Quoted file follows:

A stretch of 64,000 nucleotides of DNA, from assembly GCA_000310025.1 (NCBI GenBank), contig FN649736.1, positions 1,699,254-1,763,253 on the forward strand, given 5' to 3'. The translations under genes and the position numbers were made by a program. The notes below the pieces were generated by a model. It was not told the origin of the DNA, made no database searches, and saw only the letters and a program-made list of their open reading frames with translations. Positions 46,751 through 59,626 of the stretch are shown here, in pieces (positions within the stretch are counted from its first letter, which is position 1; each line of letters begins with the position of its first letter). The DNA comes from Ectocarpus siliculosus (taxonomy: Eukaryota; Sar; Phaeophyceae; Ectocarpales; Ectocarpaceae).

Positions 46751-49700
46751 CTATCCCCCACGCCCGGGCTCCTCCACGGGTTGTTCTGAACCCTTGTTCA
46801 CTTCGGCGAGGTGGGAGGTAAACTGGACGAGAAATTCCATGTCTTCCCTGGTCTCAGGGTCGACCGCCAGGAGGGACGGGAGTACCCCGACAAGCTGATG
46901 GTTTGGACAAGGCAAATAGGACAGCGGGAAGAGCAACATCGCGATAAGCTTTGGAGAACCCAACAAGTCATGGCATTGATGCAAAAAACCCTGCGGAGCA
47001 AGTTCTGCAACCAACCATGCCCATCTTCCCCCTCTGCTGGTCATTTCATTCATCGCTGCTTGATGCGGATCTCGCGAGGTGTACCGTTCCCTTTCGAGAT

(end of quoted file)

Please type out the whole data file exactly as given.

A stretch of 64,000 nucleotides of DNA, from assembly GCA_000310025.1 (NCBI GenBank), contig FN649736.1, positions 1,699,254-1,763,253 on the forward strand, given 5' to 3'. The translations under genes and the position numbers were made by a program. The notes below the pieces were generated by a model. It was not told the origin of the DNA, made no database searches, and saw only the letters and a program-made list of their open reading frames with translations. Positions 46,751 through 59,626 of the stretch are shown here, in pieces (positions within the stretch are counted from its first letter, which is position 1; each line of letters begins with the position of its first letter). The DNA comes from Ectocarpus siliculosus (taxonomy: Eukaryota; Sar; Phaeophyceae; Ectocarpales; Ectocarpaceae).

Positions 46751-49700
46751 CTATCCCCCACGCCCGGGCTCCTCCACGGGTTGTTCTGAACCCTTGTTCA
46801 CTTCGGCGAGGTGGGAGGTAAACTGGACGAGAAATTCCATGTCTTCCCTGGTCTCAGGGTCGACCGCCAGGAGGGACGGGAGTACCCCGACAAGCTGATG
46901 GTTTGGACAAGGCAAATAGGACAGCGGGAAGAGCAACATCGCGATAAGCTTTGGAGAACCCAACAAGTCATGGCATTGATGCAAAAAACCCTGCGGAGCA
47001 AGTTCTGCAACCAACCATGCCCATCTTCCCCCTCTGCTGGTCATTTCATTCATCGCTGCTTGATGCGGATCTCGCGAGGTGTACCGTTCCCTTTCGAGAT